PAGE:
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Sounding Board: Five Minutes With Evgenii Chuprov, Aviapages CEO

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Although his early career was spent in the oil industry in his native Russia, Evgenii Chuprov grew up in an aviation household. His father was an air traffic controller and dispatcher, his mother was a maintenance engineer. He combined both industries with a stint working in TNK-BP’s flight department before setting up his own charter operation in 2011. But it was the following year when he co-founded Aviapages, initially as a putative competitor to Avinode. A little over a decade on, the company has found its niche as a business-to-business marketplace for the private aviation industry in Europe, the Middle East and Asia, and Chuprov is beginning to target the U.S. market. He lives in Dubai with his wife and two daughters but says his company—with a corporate HQ in Hong Kong and offices in the U.S. and the Netherlands—will remain Moldova-based.

Q: What prompted you to set up Aviapages?

A: I had a client who didn’t accept any paperwork, back in 2011—he asked us to send him all the information digitized. And I realized that it was so difficult to find information about business aviation, FBOs, meeting points, airports, operators and aircraft. We decided to create a kind of marketplace, like a Yellow Pages where you can find lots of this information.


Back then, the idea was to create a competitor to Avinode. I still think it was a great idea, but it’s so challenging—and is still challenging—to create a new model to connect the people with the business aviation operators. We started with gathering information and the creation of an engine to allow us to calculate the price the right way—this was the flight route calculator. Now it’s one of the main products, and most of our revenue is based on this.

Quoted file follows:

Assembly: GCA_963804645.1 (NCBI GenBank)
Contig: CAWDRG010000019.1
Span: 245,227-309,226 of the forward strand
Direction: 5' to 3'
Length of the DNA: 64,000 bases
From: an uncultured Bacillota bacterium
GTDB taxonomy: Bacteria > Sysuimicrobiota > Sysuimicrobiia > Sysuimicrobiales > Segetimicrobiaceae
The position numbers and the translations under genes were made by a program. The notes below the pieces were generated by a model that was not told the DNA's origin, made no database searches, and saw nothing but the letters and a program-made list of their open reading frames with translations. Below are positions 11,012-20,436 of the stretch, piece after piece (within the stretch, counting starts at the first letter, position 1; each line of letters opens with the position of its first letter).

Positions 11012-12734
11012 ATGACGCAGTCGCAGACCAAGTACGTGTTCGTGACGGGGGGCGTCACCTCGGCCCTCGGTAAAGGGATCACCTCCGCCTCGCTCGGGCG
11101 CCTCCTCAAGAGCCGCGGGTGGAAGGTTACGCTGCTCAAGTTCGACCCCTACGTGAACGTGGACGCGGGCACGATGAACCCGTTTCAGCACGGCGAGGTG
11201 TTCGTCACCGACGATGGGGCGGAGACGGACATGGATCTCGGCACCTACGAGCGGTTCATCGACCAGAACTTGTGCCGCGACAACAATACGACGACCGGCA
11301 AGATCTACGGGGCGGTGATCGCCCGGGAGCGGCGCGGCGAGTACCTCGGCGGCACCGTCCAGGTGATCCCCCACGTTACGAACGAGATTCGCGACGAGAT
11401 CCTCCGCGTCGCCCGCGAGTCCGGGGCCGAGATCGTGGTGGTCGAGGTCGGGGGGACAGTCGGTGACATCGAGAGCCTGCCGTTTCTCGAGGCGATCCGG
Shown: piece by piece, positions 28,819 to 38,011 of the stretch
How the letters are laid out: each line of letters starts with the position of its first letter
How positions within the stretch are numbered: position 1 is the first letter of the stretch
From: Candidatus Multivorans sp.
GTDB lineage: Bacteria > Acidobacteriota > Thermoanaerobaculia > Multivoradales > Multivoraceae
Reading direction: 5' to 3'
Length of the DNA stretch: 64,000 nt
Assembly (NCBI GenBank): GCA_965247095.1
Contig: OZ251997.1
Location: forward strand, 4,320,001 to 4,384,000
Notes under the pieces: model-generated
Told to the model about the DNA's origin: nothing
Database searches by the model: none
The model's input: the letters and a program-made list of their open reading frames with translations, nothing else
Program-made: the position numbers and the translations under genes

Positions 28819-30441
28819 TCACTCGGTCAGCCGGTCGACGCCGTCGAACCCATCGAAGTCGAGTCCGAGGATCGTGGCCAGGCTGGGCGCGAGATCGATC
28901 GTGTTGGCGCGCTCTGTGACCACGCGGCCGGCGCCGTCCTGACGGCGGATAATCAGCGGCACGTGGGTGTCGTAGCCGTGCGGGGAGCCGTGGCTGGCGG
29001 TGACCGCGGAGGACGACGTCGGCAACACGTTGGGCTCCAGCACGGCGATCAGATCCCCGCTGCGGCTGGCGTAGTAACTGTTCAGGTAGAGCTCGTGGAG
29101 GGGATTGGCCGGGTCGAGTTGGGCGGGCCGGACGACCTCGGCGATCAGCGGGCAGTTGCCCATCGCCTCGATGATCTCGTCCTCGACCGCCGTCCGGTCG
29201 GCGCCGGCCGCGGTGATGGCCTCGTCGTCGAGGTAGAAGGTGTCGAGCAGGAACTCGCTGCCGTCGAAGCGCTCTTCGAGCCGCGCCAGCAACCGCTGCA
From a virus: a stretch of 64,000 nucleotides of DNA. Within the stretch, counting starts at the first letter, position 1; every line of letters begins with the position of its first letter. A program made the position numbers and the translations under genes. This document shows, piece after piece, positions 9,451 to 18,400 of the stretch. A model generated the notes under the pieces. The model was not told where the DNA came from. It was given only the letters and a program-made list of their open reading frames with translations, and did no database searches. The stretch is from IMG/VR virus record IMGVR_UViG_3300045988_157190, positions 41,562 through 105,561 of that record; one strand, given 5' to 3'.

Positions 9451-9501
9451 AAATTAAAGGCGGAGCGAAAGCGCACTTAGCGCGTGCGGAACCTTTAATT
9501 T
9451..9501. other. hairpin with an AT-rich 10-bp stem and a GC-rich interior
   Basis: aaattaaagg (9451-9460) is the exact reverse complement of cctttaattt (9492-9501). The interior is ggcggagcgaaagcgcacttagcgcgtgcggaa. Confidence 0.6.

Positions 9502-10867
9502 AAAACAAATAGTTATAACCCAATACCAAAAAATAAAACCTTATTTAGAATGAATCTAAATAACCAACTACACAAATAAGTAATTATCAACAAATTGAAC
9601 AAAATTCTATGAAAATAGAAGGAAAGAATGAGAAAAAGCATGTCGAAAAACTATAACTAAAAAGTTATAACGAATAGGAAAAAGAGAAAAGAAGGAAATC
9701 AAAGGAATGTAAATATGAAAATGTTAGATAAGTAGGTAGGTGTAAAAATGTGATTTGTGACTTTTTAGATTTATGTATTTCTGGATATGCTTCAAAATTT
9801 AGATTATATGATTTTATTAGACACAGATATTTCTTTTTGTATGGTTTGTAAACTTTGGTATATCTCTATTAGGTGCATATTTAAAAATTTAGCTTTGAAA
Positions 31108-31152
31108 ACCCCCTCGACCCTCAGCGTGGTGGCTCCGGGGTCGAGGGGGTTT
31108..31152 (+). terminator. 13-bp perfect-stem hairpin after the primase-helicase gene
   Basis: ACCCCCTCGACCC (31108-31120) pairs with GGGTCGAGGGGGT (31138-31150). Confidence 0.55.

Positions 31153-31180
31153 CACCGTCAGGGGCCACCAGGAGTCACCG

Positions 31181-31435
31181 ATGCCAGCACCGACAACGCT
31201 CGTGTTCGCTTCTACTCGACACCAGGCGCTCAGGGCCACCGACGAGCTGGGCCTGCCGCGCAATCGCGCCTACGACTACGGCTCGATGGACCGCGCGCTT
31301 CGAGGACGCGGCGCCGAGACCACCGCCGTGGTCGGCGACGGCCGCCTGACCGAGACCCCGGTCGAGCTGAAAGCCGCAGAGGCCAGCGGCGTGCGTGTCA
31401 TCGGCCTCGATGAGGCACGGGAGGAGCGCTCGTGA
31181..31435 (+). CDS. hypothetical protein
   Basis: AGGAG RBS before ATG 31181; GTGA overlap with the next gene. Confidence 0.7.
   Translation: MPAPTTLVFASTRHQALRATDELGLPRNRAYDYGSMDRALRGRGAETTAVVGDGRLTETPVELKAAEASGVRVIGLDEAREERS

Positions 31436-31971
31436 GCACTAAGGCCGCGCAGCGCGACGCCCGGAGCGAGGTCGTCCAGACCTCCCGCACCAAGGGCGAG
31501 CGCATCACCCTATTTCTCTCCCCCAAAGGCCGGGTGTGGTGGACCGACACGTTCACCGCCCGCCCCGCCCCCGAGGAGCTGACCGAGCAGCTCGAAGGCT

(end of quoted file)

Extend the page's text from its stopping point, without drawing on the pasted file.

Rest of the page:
We decided to open our office in Moldova because the rates for engineers were acceptable, and the level of the engineers was high. We started to create our prototypes, and after two years, we realized that nothing works. Nothing! We had no clients, but we had a good model that could calculate the precise flight time from A to B with the fuel consumption. We had to make a decision: close the project and accept the losses, or invent something?

We started with the flight route calculator, and the first operators we showed it to said, ‘We need it. We need it because we need precise flight time. But could you create an API [application programming interface] for this? We need it inside our system.’ In two weeks, we had the API, we integrated that for our first clients, and they paid us.

Q: When was this?

A: It was 2014, which, for Russia, for Ukraine, for Europe, was a crucial moment. For our business, it was the start. Because of the conflict, lots of European operators had to avoid [certain pieces of] airspace, avoid crossing borders, avoid Crimea, and take into account lots of small things. Their sales departments had to call ops much more often, and our clients said, ‘Guys, we need avoidance—we can’t be calling ops every time we do a quote.’

For example, once I was with one of the biggest operators in Europe—now they are clients of ours. In the summertime, they have about 600 requests via Avinode—600 requests for two managers. They cannot take all these small things into account when they’re quoting. And because of this, there’s a percentage of mistakes. If they confirm a mistake in a quote they lose the money, or they have a dispute with the client about why they raised the price. It hurts relationships with the brokers, with the clients. They’d like to avoid it.

So, we started implementing these small things—it was coun- try avoidance the first time. Then we started to slowly but surely develop in Europe. And we began to put more and more information on our website. We understood that it was not possible to compete with Avinode, but we could put out precise information, with our own content department creating content by themselves. We started to sell subscriptions to professional players.